transitive, or ditransitive verb. Here we have an equality between the types with respect to their function as predicate attributes. To describe polymorphism in an efficient way, AUG uses type variables. Another case of polymorphism, is the conjunction and. It combines two sentences, two nouns, or any two signs of an identical type. To distinguish different cases of polymorphism, AUG uses different type variables.

44

9.7 The Superposition Law and the Law of Inverse Relation Between The Range and Load of The Sign
The characteristic function of a sign is its inherent property. The superposition of complementary functions on the characteristic function of the sign creates a hierarchy of qua-signs. There is an objective test of the hierarchy of the characteristic and complementary functions of a linguistic sign. The test is based on the following structural constraint:
LAW OF INVERSE RELATION BETWEEN THE RANGE AND THE LOAD OF THE SIGN. THE
WIDER THE RANGE OF THE SIGN, THE SMALLER ITS LOAD; AND, INVERSELY, THE LARGER THE LOAD OF THE SIGN, THE NARROWER ITS RANGE.

The range of the sign is the sum of its functional positions in the sentence. The load of the sign is the degree of the complexity of its function or meaning. Superposition of types generates loaded signs, that is, signs that have one or more types superposed on their characteristic types. For example, argument any of noun in its can characteristic occur in syntactic function of an as

predicate

three

syntactic

positions:

subject, direct object, and indirect object. But in its complementary function of an attribute it occurs only in one position, in the

position of the attribute. It is true that an adjective can modify the three kinds of arguments of a predicate. But these three positions count as one position because the attributive function of the adjective is identical in all these positions. We must distinguish syntactic one contexts grammatical and lexical on contexts. another.

Syntactic

contexts

superpose

function

Lexical contexts do not superpose grammatical functions; they superpose lexical meanings creating a hierarchy of lexical qua-signs. This kind of superposition we may call lexical superposition. For example, the characteristic meaning of lion is the name of an animal. But in

combination with some words it takes on the meaning "a famous and important person", as in a literary lion. The characteristic meaning of green is "of the color of grass or leaves", but the word may take on the meaning "inexperienced", as in green recruitsr. These examples of lexical superposition are instances of metaphor. Metaphor is a complementary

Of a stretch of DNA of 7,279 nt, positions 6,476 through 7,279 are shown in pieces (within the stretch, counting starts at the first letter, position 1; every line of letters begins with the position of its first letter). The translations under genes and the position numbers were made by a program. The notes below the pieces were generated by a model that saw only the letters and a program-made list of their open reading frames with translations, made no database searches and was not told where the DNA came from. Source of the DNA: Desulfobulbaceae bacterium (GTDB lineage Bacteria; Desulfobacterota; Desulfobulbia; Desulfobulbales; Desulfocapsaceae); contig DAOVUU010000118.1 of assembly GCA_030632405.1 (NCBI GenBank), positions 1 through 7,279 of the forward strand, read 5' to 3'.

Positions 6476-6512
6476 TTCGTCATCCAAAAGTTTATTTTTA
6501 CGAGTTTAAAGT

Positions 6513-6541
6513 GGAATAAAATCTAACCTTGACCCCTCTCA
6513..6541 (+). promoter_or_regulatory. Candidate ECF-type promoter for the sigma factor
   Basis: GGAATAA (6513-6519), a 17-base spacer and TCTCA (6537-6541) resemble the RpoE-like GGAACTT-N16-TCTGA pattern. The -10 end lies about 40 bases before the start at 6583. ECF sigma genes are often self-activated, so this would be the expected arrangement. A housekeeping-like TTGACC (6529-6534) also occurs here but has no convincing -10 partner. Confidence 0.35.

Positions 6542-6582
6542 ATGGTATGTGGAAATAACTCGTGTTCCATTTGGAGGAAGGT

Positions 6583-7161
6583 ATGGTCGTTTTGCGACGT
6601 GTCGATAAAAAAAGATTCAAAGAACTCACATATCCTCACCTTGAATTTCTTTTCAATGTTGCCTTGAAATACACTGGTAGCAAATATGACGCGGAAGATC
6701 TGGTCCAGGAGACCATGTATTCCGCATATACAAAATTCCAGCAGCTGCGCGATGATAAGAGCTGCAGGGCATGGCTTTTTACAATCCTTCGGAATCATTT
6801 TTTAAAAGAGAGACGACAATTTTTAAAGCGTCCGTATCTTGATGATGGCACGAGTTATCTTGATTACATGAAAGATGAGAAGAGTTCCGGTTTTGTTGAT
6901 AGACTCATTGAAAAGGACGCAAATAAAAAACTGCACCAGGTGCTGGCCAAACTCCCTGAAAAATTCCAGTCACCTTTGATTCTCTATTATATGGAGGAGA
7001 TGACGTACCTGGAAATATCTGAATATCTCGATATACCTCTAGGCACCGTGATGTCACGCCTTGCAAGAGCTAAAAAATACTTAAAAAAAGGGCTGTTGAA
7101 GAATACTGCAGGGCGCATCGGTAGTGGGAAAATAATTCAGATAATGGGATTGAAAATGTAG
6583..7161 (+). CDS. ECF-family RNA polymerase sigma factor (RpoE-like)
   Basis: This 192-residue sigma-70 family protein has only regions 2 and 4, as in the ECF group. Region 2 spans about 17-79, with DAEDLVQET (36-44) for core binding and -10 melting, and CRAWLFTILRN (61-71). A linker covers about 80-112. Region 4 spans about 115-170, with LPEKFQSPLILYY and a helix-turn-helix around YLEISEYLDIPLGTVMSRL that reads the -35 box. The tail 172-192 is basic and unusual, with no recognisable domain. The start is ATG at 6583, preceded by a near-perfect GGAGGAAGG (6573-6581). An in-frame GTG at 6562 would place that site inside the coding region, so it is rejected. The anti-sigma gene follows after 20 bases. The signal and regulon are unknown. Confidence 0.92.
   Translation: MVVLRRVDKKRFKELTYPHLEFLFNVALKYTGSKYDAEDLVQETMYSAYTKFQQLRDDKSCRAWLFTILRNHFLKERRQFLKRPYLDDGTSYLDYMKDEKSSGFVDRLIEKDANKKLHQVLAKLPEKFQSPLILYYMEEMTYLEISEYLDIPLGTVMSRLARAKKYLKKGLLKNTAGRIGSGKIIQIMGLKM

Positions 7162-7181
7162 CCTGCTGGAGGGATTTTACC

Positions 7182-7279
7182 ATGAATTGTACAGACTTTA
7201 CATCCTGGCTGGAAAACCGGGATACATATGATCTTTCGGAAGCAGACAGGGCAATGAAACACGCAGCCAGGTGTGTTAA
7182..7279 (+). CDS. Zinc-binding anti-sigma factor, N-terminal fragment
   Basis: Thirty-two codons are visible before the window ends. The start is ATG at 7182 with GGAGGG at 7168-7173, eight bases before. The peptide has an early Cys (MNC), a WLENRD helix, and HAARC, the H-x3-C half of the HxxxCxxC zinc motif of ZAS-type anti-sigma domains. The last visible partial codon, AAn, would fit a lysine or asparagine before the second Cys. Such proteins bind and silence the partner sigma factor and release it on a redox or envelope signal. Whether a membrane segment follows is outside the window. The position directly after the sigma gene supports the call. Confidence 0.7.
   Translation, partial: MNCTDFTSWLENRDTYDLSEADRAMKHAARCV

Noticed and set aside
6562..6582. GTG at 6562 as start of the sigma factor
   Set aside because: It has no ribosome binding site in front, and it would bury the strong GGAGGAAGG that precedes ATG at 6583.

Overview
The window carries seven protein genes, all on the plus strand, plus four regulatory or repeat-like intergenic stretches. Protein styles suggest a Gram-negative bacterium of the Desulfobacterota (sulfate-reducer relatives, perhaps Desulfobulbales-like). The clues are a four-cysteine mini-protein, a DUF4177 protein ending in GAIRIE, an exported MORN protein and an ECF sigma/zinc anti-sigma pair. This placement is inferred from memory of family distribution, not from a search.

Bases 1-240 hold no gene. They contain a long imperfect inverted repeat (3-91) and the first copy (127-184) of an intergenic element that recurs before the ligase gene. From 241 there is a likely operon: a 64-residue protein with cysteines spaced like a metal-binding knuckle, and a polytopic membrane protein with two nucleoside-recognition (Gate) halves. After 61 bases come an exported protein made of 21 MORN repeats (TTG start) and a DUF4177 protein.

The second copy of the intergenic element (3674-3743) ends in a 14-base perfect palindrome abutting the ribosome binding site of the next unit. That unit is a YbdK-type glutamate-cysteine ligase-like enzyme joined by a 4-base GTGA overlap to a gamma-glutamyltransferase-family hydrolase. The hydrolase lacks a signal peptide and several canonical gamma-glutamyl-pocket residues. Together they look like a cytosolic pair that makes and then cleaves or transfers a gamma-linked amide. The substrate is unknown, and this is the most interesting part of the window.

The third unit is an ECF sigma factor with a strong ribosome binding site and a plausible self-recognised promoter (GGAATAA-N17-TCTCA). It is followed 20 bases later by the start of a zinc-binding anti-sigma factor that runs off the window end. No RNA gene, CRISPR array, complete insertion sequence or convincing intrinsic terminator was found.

45

lexical

function

of

word

whose

characteristic

meaning

is

non-

metaphorical. The lexical superposition involves the influence of the context on the meaning of the word.

9.8

The Superposition Law and Passive Constructions


One cannot overstate the significance various of the Principle of The for explaining linguistic phenomena.

Superposition

following example illustrates syntactic superposition. One of the most knotty problems of universal syntax arises with respect to passive constrictions. Together with my colleagues JeanPierre Descls and Zlatka Guentchva, we have tackled this problem

within the framework of AUG. Here I give a further development of our research recast in terms of the concept of superposition. What is the status of the agent in the long passive? The usual answer is that the agent in the long passive is a modifier of the passive intransitive verb. This modifier is represented by an oblique case, such as the instrumental in Russian or the ablative in Latin, or by a prepositional phrase, such as by + noun in English. This view is inadequate because although the agent in the long passive has the form of an oblique term, it also has the properties of syntactic subject. This can be illustrated by the facts of the Russian syntax. In Russian, as Perlmutter has observed, a syntactic law can be formulated refer only in under to which reflexive that are pronouns either in passive or Rosen sentences can of

terms

subjects and

counterparts 1984:

subjects

active

sentences

(Perlmutter

10-12).

Compare the following sentences: (13a)Boris NOM bought kupil tu this knigu dlja book for sebja. REFL

"Boris bought this book for himself." (13b)eta this book-NOM kniga was bought byla INSTR kuplena Borisom for REFL dlja sebja.

"This book was bought by Boris for himself." In (13a) the reflexive sebja refers to the real subject Boris. But in (13b), which is a long passive, the reflexive sebja refers to the agentive term in the instrumental Borisom, which modifies the passive intransitive